The House Judiciary Committee's Subcommittee on Courts and Intellectual Property last week postponed a planned meeting for the second time as negotiations between the creative and the online sides continued. The meeting was rescheduled for June 5.
Congress' goal is to amend copyright law to include the Internet. The problem is that what online providers and copyright holders want is vastly different.
CONCERN FOR CREATORS
"We are concerned about people who are going to harm creators of the work by posting it on a Web site," said a spokesman for the Creative Incentive Coalition, representing copyright holders.
Among the issues:
Should online services be responsible for monitoring copyright violations?
What happens when a computer user in the U.S. accesses material from an overseas site that violates a copyright?
Should copyrighted material sent by e-mail be treated any differently than copyrighted material posted on a Web site?
INCENTIVES FOR ONLINE SERVICES
The Creative Incentive Coalition wants to provide major monetary and legal incentives for online services to monitor their content.
Meanwhile, the Digital Future Coalition, representing online services and telecommunications companies, argues that those services are often merely conduits for many Internet actions. The group is asking for an exemption from copyright laws for instances in which online services merely serve as a conduit.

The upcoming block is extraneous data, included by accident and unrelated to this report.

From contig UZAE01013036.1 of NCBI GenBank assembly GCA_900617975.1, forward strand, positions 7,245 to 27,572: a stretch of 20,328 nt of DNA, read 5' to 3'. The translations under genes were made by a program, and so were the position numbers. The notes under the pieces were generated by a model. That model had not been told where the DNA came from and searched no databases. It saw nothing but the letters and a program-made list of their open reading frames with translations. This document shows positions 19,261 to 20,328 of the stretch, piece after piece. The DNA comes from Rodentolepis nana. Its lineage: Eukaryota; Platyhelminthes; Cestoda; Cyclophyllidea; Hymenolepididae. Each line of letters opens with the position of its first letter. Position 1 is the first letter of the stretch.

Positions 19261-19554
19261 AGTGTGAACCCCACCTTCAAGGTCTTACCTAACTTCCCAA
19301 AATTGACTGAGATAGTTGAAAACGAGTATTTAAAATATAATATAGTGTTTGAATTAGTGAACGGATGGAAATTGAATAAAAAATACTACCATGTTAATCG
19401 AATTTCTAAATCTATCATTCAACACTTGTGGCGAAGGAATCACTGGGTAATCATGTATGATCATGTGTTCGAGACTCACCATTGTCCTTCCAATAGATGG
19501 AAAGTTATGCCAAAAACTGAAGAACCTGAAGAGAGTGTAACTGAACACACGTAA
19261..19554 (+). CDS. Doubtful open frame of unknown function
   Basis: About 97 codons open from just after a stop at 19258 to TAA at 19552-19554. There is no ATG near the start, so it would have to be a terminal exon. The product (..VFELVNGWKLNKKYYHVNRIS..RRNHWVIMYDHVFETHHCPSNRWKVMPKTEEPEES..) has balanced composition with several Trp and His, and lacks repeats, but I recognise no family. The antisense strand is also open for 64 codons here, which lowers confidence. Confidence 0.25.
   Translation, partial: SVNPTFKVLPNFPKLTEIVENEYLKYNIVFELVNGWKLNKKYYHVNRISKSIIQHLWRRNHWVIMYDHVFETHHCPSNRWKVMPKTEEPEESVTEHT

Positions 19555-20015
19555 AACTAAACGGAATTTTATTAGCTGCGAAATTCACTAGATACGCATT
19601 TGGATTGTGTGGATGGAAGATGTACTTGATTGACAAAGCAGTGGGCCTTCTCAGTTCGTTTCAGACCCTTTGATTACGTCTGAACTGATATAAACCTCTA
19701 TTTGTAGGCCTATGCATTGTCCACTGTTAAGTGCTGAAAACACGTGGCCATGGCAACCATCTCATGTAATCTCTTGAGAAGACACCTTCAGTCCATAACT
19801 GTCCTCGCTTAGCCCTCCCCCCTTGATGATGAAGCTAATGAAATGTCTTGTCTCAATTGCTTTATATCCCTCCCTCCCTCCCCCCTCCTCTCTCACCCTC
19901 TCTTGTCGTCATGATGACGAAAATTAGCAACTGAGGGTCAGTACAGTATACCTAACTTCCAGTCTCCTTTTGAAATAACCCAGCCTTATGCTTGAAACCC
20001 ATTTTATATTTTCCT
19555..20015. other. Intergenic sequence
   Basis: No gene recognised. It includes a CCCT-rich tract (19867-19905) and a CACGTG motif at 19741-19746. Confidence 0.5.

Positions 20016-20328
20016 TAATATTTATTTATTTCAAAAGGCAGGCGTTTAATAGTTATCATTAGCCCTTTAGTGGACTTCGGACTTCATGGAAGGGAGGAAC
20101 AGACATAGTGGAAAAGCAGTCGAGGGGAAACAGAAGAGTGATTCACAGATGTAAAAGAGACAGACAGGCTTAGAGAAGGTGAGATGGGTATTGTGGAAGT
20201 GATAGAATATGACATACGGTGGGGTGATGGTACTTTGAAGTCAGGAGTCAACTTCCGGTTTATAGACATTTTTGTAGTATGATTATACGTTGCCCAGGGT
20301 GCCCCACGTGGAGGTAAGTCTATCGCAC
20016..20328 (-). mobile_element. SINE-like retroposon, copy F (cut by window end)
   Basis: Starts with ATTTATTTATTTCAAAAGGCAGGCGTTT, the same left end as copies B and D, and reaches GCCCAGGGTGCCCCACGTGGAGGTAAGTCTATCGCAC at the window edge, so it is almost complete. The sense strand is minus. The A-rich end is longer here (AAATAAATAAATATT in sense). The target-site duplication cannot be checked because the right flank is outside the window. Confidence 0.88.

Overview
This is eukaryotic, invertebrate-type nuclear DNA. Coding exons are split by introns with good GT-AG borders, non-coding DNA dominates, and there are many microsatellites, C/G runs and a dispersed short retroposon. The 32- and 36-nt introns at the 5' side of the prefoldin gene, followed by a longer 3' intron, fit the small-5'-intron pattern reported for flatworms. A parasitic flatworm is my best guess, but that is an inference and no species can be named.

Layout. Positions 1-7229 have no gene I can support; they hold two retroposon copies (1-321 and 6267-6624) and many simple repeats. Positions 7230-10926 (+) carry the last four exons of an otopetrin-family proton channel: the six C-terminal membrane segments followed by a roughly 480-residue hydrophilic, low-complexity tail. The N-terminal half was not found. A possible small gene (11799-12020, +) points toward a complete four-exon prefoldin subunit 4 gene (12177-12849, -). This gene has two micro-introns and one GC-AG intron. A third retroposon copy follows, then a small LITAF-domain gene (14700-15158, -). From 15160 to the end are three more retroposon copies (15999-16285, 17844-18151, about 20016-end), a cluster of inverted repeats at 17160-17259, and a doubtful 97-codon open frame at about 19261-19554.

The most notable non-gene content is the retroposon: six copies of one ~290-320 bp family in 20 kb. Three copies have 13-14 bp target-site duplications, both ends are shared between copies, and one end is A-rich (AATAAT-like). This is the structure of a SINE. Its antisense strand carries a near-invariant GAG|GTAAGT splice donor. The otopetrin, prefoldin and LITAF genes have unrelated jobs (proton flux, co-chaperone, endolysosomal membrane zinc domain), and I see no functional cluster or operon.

Further complicating the discussion is the fact that traditional copyright enforcement proceedings would take too long in the speedy world of the Internet. The Digital Futures group wants copyright holders to send an e-mail rather than secure a cease and desist order.
Both sides are "trying to define the level of liability and what are the conditions on which people will be held liable," said Robert L. Smith Jr., executive director of the Interactive Services Association, which counts among its members people on both sides of the issue.